I can crochet. I just don't do it often, and haven't tackled a complex project in years. But I was asked to contribute a design to a new crochet compilation book (too soon for details to be released), so I thought I'd try something lacy.
Since my Crochet Bookshelf is sadly bare, I ordered a couple of stitch dictionaries from Amazon: The Complete Book of Crochet Borders and Designs (http://www.amazon.com/gp/product/1579909140 ), and The Complete Book of Crochet Designs: 500 Classic and Original Patterns (http://www.amazon.com/Complete-Book-Crochet-Stitch-Designs/dp/1579909159/ref=pd_bxgy_b_img_b ), both by Linda Schapper. They're both reissues of older books, put together with the newer terminology, and charts.
I was pleased and delighted to learn that crochet charts are quite easy to read. It's not as natural for me as Fair Isle charting, because nothing is on a grid, but it's still easy to see where you are in the pattern, and what stitches to work next. The books are chock full of good photos, with hundreds upon hundreds of stitch patterns and motifs, each with both written instructions, and those easily deciphered charts. There are also clear and concise illustrations for creating each stitch used in the books, which is a great help for newbies, and those, like me, who need a refresher course.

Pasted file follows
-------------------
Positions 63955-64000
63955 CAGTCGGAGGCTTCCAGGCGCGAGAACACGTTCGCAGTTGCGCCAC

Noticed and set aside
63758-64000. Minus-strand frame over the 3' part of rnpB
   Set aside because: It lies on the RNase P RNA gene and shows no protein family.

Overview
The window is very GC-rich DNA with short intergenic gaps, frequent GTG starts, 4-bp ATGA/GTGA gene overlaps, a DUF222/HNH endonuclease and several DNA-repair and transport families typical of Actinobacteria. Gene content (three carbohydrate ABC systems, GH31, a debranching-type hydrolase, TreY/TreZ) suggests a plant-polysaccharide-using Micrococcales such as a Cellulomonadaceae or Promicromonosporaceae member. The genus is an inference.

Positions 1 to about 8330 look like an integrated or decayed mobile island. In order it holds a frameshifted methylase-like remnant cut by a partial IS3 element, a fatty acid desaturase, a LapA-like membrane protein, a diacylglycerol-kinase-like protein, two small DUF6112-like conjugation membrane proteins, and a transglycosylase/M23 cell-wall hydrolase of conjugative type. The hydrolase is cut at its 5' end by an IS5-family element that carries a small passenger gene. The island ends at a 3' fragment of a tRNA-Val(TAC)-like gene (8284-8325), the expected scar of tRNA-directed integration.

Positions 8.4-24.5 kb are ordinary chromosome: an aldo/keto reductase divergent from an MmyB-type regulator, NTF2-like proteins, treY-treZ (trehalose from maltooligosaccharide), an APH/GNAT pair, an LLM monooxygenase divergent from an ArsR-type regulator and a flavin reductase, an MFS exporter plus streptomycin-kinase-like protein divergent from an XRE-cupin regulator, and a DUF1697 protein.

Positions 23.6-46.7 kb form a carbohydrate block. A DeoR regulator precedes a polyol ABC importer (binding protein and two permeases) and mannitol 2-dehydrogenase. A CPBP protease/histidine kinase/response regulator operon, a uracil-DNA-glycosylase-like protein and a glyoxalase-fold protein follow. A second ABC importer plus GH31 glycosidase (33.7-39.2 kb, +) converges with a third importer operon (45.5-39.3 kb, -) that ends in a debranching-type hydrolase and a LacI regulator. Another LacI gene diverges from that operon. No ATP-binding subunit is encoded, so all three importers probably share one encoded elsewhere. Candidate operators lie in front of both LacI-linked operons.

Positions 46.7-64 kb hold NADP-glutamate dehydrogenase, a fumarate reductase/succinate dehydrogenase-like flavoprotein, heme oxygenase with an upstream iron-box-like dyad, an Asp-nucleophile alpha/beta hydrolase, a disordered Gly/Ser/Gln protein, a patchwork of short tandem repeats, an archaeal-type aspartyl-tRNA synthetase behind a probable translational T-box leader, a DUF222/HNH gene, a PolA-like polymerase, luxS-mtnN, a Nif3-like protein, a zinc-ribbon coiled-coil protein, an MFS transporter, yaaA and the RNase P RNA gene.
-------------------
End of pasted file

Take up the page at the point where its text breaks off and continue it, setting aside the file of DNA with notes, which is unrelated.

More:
I crocheted a test swatch last night, using designs from the books as inspiration (sorry, can't show it) and was very pleased with the design. I think it'll work for the *thing* I have in mind. Lacy crochet is fun to do, and while I'm not as speedy with the hook as I am with the needles, it still works up pretty quickly- owing, I suppose, to the high air-to-yarn ratio, and the fact that I'm going to be using sock-weight yarn and a size F hook (no teensy little hooks and thread for this one).
I already have notions for other projects and designs. This is going to be a grand adventure.